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Causing a Catastrophe

720 ILCS 5/29D-15.1 March 27, 2023

Causing a Catastrophe Attorney in Cook County

Causing a Catastrophe in the State of Illinois is a very serious offense, so much so, that the penalties for being found guilty of causing a catastrophe is no less than 6 years and no more than 30 years in the Department of Corrections. A charge this serious is also usually accompanied by other Felony charges, meaning an unsuccessful defense may very well result in the Defendant being held in captivity for the rest of their natural life.

Elements of Causing a Catastrophe

Before I begin, I just need to ask a couple of preliminary questions, first off, do you enjoy fishing? Would you do anything to spend time with the boys? And are you currently engaged in an extra-marital affair that you will do anything to ensure that your wife doesn't find out? Just out of interest.

A person commits the offense of causing a catastrophe if he or she knowingly causes a catastrophe by:

(1) explosion;
(2) fire;
(3) flood;
(4) collapse of a building;
(5) release of poison, radioactive material, bacteria, virus; or other dangerous and difficult to confine force or substance.

"catastrophe" is defined as: serious physical injury to 5 or more persons, substantial damage to 5 or more buildings or inhabitable structures, or substantial damage to a vital public facility that seriously impairs its usefulness or operation;

"vital public facility" is defined as a facility that is necessary to ensure or protect the public health, safety, or welfare, including, but not limited to, a hospital, a law enforcement agency, a fire department, a private or public utility company, a national defense contractor, a facility of the armed forces, or an emergency services agency

The use of the word knowingly in this instance means that the individual committing the action has knowledge or an awareness of the facts/situation at hand. It's considered to be an element of the overall charge and thus the burden is on the State to prove that you had sufficient knowledge in order to satisfy the element. This is important for situations in which the fact pattern shows the catastrophe occurred as a consequence of a mistake or an accident.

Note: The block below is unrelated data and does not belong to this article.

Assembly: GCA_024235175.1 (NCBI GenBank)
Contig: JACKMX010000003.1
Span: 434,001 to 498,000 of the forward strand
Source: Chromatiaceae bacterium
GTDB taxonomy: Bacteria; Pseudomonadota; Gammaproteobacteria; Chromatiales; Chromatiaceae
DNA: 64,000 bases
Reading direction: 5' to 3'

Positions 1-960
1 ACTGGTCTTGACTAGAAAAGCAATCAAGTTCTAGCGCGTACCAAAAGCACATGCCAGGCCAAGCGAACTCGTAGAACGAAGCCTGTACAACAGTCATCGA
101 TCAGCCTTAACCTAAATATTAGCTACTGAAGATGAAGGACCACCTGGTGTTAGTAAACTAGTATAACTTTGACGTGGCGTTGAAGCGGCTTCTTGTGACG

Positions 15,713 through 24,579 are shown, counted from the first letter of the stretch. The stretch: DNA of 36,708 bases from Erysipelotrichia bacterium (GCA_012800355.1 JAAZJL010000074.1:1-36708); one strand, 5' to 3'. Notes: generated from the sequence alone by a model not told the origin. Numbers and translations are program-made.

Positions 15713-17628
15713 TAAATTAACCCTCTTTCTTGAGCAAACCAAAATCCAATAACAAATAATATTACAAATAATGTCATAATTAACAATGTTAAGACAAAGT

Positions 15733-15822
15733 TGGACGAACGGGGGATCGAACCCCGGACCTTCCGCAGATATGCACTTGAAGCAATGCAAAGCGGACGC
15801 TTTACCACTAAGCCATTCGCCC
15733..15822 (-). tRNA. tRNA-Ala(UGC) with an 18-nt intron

Does the name James Scott mean anything to you? Because it, frankly, means everything to me. In the research I had conducted on cases involving this crime I had stumbled across this absolutely amazing story of one man who hated his wife so much that he flooded 14,000 acres of the Missouri side of the Mississippi river.

The Mississippi river isn't some docile stream of cool water you can cup your hands into, it's an elongated drink of death, destruction, and if not properly corralled, devastation for anything that stands in its path.

Towns along the river have to have levee's in place to keep such natural forces from returning their homes to the soil. James Scott, and other surrounding families in Quincy and Hannibal maintain these levee's. James Scott, however, has a problem - that problem being that he has a wife.

July 16th, 1993 - The West Quincy Levee mysteriously breaks down, and the river was able to rip through it flooding 14,000 acres of land in Missouri, washing out all of the bridges in the area, and destroying several businesses in West Quincy.

When reporters arrived at the scene, there was James Scott - who had stated that he tried to fix a weak spot in the levee and then proceeded to walk away in order to partake in a cool beverage; and just as a consequence of happenstance, returned to the surrounding area underwater with the fish underneath the waves cutting up the area and engaging in turf warfare.

Accidents happen, sure. But the levee broke at what was previously considered to be its strongest point, and in fact, had been last inspected two hours prior to the burst. Further interviews conducted with James Scott found his story to be wanting, and when coupled with other interviews conducted by old friends of James Scott, the walls began to close in.

One of those interviews being conducted with a Mr. Joe Flachs who had stated that Mr. Scott stated he had flooded the river in order to strand his wife on the other side in order to allow him to party, fish, and to have some alone time with the woman he was having an affair with. Mr. Scott was eventually found guilty and sentenced to 10 years to life in prison. He has since maintained his innocence, and if anything can be learned by Mr. Scott's story, it's just get the divorce.

Causing A Catastrophe Attorney

Being charged with Causing a Catastrophe is a very serious offense in the State of Illinois, if you've been charged with this offense contact my office immediately to schedule your free consultation.